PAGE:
5. If your location or movements are sensitive, be aware of social media apps that automatically post your location. Also, remove GPS coordinates from any pictures posted.
    6. Do not post information that is not for public release from your current or previous jobs.
    7. Carefully consider the type and amount of information you post. Remember the Internet is permanent and you can never fully remove what has been posted.
    8. Monitor the information friends and colleagues post about you to prevent the unauthorised disclosure of your personal information.
    9. Be wary of accessing shared links or attachments, including via direct messaging services.
    10. Be wary of unsolicited contacts. Do not accept requests from people that you do not know.

Securing social media accounts

  1. The following measures should be implemented for the use of both corporate and personal social media accounts:
    1. Use a strong password/passphrase that is unique for each social media account and is not re-used on any other system. Use multi-factor authentication where possible.
    2. Do not share passwords/passphrases for social media accounts.
    3. Do not store passwords/passphrases for social media accounts in emails or in documents.
    4. Do not elect to remember passwords/passphrases for social media accounts when offered by web browsers. Avoid configuring social media apps to automatically sign in.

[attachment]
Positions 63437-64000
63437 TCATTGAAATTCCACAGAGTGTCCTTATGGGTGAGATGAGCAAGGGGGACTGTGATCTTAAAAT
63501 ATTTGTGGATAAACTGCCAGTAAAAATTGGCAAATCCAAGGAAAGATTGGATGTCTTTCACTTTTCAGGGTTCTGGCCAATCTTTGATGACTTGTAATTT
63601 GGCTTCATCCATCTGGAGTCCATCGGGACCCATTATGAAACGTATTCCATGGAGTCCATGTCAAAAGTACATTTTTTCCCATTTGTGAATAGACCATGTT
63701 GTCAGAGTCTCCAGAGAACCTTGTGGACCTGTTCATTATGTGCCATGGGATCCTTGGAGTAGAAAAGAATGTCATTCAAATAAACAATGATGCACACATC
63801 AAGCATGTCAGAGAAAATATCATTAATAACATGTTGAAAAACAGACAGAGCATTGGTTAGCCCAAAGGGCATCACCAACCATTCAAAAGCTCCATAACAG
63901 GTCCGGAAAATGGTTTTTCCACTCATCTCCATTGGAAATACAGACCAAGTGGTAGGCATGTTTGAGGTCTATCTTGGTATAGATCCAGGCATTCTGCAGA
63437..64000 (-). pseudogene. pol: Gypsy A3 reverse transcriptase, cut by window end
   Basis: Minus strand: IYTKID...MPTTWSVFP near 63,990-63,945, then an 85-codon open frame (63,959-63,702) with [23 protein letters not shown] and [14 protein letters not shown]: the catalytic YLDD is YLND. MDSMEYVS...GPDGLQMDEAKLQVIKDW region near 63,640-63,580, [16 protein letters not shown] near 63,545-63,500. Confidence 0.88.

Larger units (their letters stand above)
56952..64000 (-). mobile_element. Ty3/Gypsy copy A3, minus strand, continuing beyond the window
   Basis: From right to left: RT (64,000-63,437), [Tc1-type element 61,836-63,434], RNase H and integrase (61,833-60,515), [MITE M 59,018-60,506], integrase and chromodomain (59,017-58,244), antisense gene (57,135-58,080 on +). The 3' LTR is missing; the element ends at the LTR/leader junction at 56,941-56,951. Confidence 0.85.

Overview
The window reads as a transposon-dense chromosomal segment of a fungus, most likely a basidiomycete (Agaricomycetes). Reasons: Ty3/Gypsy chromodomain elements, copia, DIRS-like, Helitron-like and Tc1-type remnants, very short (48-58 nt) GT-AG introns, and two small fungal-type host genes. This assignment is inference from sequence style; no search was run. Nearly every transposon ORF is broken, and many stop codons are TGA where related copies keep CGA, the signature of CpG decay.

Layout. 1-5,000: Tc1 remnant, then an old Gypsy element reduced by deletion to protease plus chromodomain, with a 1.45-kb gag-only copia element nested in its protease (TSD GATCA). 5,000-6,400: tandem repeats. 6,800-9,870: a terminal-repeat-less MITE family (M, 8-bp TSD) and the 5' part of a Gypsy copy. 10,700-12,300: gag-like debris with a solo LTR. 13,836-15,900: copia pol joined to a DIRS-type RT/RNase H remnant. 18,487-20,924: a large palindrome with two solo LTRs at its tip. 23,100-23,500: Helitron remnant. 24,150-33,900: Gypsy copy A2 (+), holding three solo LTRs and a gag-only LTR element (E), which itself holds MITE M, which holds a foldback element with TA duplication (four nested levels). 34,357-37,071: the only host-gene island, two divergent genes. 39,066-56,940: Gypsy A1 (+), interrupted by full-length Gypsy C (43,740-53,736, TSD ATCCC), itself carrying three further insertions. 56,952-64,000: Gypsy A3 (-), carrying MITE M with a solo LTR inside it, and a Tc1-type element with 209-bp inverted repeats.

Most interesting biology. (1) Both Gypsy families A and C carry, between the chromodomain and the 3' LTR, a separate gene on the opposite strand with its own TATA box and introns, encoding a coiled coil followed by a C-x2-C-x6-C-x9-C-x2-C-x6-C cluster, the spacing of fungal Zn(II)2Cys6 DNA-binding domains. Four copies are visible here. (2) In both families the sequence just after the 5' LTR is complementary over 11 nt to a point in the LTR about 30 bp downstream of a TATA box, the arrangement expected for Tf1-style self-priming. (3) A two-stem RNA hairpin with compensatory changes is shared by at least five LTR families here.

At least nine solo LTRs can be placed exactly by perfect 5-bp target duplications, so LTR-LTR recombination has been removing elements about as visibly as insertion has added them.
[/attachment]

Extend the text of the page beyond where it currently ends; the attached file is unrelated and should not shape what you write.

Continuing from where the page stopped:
5. If asked to set up security questions to recover social media accounts, do not provide answers that could easily be obtained from public sources of information.
    6. Do not access social media accounts from untrusted devices in internet cafes or hotels.
    7. Always remember to sign out of social media accounts after use.
    8. Use lock screens and a password/passphrase on devices that have access to social media accounts.
    9. Where possible, access social media accounts using devices that are using the latest versions of software and have had all recent patches applied.
    10. Remember to close old social media accounts when they are no longer required.

Further information

  1. The Australian Government Information Security Manual (ISM) assists in the protection of information that is processed, stored or communicated by organisations' systems.
  2. The Strategies to Mitigate Cyber Security Incidents complement the advice in the ISM.
  3. For more information on selecting appropriate passwords/passphrases for social media accounts, see Passphrase Requirements.
  4. For more information on detecting socially-engineered messages sent via social media, see Detecting Socially-Engineered Messages.

Contact details

  1. Organisations or individuals with questions regarding this advice can contact the ACSC by emailing asd.assist@defence.gov.au or calling 1300 CYBER1 (1300 292 371).

In August 2018 ACSC launched a new website, cyber.gov.au, to reflect its new organisation.